Rip It Up and Start Again: Postpunk 1978-1984 (英語) ペーパーバック – 2006/3/7
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Rip It Up and Start Again is the first book-length exploration of the wildly adventurous music created in the years after punk. Renowned music journalist Simon Reynolds celebrates the futurist spirit of such bands as Joy Division, Gang of Four, Talking Heads, and Devo, which resulted in endless innovations in music, lyrics, performance, and style and continued into the early eighties with the video-savvy synth-pop of groups such as Human League, Depeche Mode, and Soft Cell, whose success coincided with the rise of MTV. Full of insight and anecdotes and populated by charismatic characters, Rip It Up and Start Again re-creates the idealism, urgency, and excitement of one of the most important and challenging periods in the history of popular music.
"Shed[s] dazzling light on a neglected era of music. The definitive word on the subject." —The Times, London
"Anyone who claims to have read five better books about pop is mad, or a liar." —The Guardian, London商品の説明をすべて表示する
The Devoto/Subway Sect chapter,
the Conform to Deform Second Wave of Industrial chapter,
and the SST/Blasting Concept chapter.
Finding this out after the fact really irked me, because Magazine is probably my favorite band, and because both SST and second-wave industrial represent a huge part of the California post-punk experience - which makes it all the more inexplicable why these particular chapters were purged from the American version.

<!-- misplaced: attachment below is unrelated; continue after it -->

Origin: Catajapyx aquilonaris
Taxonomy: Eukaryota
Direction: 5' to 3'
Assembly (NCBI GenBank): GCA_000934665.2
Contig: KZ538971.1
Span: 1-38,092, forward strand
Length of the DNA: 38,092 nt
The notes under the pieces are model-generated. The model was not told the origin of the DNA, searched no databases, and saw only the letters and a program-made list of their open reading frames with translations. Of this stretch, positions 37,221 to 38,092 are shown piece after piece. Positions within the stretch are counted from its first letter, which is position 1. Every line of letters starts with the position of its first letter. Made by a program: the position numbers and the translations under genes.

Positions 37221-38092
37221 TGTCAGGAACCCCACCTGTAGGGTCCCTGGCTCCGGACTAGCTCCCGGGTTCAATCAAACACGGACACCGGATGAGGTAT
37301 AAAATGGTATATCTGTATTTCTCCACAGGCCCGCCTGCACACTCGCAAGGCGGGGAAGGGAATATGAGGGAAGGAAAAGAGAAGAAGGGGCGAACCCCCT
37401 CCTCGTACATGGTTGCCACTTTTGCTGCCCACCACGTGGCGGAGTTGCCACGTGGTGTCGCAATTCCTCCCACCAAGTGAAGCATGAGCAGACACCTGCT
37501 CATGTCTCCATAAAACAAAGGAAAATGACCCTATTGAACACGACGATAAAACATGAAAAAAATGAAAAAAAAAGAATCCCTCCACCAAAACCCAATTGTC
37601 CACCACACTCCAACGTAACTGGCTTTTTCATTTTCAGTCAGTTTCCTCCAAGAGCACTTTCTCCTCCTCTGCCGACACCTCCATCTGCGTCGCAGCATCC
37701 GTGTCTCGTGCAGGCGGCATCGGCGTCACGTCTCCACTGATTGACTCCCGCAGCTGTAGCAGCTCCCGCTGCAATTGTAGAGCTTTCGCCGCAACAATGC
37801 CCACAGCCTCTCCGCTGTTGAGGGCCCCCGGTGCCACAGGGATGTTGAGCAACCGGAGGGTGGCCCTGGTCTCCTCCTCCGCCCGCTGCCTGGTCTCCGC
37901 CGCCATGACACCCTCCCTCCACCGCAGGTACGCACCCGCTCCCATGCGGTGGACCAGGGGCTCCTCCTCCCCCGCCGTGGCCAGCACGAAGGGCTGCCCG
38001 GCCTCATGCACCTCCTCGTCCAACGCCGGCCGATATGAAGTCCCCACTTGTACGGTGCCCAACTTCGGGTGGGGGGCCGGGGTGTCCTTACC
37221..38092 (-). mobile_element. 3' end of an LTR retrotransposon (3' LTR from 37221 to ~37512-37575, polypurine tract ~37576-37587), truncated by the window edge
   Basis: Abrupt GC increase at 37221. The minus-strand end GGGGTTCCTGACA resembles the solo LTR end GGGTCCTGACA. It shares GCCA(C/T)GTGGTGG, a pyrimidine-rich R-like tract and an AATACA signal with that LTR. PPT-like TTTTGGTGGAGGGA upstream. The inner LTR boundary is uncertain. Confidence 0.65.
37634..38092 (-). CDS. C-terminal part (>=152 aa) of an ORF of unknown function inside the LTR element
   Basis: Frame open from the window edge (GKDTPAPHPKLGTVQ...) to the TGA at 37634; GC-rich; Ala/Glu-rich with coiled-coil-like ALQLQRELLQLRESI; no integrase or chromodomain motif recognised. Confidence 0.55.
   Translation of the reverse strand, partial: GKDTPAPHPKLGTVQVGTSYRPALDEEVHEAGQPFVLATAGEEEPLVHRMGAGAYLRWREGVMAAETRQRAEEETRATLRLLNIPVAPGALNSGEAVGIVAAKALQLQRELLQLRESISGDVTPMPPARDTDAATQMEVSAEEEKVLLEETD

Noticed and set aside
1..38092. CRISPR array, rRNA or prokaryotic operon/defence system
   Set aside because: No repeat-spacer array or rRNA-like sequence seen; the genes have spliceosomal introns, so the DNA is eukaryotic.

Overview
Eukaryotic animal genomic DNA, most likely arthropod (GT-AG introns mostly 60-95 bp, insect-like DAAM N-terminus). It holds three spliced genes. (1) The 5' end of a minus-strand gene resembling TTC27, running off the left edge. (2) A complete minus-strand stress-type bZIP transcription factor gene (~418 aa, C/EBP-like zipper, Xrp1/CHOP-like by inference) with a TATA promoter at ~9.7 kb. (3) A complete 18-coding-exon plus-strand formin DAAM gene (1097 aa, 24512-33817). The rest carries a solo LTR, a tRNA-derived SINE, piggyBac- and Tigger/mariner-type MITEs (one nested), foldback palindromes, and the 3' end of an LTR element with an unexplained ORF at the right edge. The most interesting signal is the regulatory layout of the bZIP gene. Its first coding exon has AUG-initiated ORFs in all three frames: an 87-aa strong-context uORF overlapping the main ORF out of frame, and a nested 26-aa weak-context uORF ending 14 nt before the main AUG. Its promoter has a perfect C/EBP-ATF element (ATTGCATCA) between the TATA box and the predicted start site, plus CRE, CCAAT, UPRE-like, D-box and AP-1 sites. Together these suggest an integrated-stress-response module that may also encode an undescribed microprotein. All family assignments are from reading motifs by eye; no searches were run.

Also, it's criminal that there's absolutely no mention of Spizzenergi - one of the great post-punk bands of all time!
Oh, and I could've done without the lame ending chapter on ZTT/Frankie. I understand what he's getting at with the whole "gay sexual expression is the last frontier" idea, but what Frankie did had already been done before - much better in fact - by The Village People in the 70's.
A GREAT book - don't get me wrong - but do check out the full UK version, especially if you like Magazine.
I was a bit annoyed that SST were barely mentioned in the UK version, and excised entirely from the US version, but in retrospect it makes more sense as they didn't really fit into the above narrative (at least in the years covered. "Michael Azerrad's "Our Band Could Be Your Life" covers them, among others, more succinctly). So in all, it's definitely a great book, even if it does leave out otherwise interesting acts.